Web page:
More Than Anything Else by Marie Bradby

Nine-year-old Booker T. Washington wants to learn to read more than anything else in the world, but he fears that his long days at the saltworks will keep him from trying until he has a last burst of strength.

John Denver’s Take Me Home, Country Roads by Christopher Canyon

These pictures are so beautiful that they make me want to read John Denver’s first big hit song over and over again.” A group of relatives and their in-laws have a lot of fun going up, down, and around the hills of West Virginia in their cars, pickups, and motorcycles to get to a family reunion at the home of Grandma and Grandpa. Canyon shows it all as if it were on a quilt, with little stitches between the ‘fabric.’ The lyrics beg to be sung!

Mountain Christmas by Marc Harshman

When Marc Harshman and Cecy Rose write and paint “Miracles,” they make it an instant classic in West Virginia. Every time you turn the page, you see a new picture of Santa and his sleigh and reindeer. If you live in West Virginia, you won’t be able to enjoy this book unless you know the State Capitol, Green Bank Observatory and Blackwater Falls.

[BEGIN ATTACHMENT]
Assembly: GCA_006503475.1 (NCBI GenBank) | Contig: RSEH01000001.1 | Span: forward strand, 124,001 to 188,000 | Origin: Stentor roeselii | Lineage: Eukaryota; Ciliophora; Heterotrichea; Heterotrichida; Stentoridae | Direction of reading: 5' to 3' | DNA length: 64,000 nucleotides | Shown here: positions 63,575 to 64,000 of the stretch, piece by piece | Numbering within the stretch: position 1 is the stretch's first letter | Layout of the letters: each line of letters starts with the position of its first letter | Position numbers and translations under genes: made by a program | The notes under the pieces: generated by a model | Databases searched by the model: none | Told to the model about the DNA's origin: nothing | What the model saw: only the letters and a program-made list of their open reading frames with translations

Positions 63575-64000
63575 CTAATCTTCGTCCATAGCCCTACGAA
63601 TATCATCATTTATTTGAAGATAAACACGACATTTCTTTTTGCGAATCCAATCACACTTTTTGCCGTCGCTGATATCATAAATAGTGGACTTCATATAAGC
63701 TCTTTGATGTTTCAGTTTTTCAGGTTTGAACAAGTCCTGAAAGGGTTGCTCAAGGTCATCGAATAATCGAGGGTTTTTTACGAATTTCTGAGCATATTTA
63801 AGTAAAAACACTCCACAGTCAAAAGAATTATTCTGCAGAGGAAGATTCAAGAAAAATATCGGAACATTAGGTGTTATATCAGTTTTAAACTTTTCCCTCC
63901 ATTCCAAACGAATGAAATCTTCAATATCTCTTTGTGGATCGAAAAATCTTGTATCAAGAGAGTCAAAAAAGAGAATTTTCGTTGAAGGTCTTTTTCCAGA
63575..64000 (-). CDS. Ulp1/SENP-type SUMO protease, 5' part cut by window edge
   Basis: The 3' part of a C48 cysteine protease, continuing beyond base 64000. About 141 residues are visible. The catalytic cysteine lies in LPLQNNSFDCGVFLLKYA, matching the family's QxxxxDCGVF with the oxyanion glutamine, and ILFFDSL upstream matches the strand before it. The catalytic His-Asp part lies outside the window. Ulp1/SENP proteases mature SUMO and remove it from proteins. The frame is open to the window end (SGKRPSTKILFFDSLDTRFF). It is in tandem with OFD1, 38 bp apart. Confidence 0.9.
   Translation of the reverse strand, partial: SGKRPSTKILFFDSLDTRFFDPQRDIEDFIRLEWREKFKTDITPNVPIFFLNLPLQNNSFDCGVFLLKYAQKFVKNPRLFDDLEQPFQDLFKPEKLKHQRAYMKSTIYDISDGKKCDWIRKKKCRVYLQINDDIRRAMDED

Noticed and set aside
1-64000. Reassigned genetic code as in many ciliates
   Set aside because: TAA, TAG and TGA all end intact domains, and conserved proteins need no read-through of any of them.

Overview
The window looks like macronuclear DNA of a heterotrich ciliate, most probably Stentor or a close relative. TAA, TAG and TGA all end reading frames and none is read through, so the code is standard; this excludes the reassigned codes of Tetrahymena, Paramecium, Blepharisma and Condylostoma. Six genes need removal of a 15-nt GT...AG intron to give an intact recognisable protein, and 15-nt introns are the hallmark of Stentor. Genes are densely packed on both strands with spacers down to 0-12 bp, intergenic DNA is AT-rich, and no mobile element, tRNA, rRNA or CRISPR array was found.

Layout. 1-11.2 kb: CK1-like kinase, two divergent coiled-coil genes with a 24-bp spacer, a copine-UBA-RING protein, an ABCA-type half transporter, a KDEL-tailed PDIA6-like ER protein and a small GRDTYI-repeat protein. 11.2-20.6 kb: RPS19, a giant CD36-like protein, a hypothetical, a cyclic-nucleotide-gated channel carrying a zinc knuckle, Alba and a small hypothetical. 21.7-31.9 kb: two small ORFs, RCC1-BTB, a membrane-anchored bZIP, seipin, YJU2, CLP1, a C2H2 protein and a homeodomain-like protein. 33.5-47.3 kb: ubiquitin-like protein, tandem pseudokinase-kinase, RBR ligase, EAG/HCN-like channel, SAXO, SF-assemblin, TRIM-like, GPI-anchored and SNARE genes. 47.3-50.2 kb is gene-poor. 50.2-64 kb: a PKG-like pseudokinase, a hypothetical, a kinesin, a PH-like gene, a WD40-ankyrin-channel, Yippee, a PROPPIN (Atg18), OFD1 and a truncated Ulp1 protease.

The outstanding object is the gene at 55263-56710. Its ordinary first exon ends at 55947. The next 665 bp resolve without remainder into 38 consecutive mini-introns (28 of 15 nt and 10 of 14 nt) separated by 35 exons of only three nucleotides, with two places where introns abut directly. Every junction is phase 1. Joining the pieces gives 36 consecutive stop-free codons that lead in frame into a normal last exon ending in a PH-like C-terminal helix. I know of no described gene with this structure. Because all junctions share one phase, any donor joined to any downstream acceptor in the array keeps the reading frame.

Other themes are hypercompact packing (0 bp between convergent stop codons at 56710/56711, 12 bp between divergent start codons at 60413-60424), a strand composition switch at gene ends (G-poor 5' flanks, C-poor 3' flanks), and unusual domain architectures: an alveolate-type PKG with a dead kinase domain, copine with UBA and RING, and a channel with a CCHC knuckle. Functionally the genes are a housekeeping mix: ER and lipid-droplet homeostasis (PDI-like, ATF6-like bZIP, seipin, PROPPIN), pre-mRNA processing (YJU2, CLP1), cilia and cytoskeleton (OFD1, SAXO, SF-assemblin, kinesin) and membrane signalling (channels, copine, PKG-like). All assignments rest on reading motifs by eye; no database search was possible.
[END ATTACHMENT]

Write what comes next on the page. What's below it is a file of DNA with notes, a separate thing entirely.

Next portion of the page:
Chapter Books set in West Virginia

Shiloh by Phyllis Reynolds Naylor

In the hills near Marty Preston’s home, he finds a young beagle. It’s love at first sight, but also a lot of trouble. He named the dog Shiloh. Judd Travers, who drinks and has a gun, is a bad owner for his dogs. In this case, Marty just has to hide Shiloh from Judd and make sure he doesn’t get hurt. But Marty’s secret is too big for him to keep to himself, and it makes Judd angry at his whole family. Marty wants to make Shiloh his. How far will he go to do this?

Way Down Deep by Ruth White

The first day of summer in 1944, Ruby just popped up on the steps of the courthouse. People in Way Down Deep, West Virginia, didn’t think too much about where the toddler came from. If Ruby’s people were dumb enough to lose a child worth so much, then that was their problem. So even though Ruby can’t help but wonder where she came from, she has lived a happy and carefree life in Way Down Deep. She has been looked after by Miss Arbutus, the residents of The Roost, and the rest of the town. But when Ruby is 12, a new family moves to Way Down Deep, and they inadvertently give Ruby enough clues about her past that she can find her own people. It turns out that Ruby goes from Way Down Deep to the top of Yonder Mountain in order to find out who she is. She finds that she is tied to Way Down Deep by something even stronger than family: love.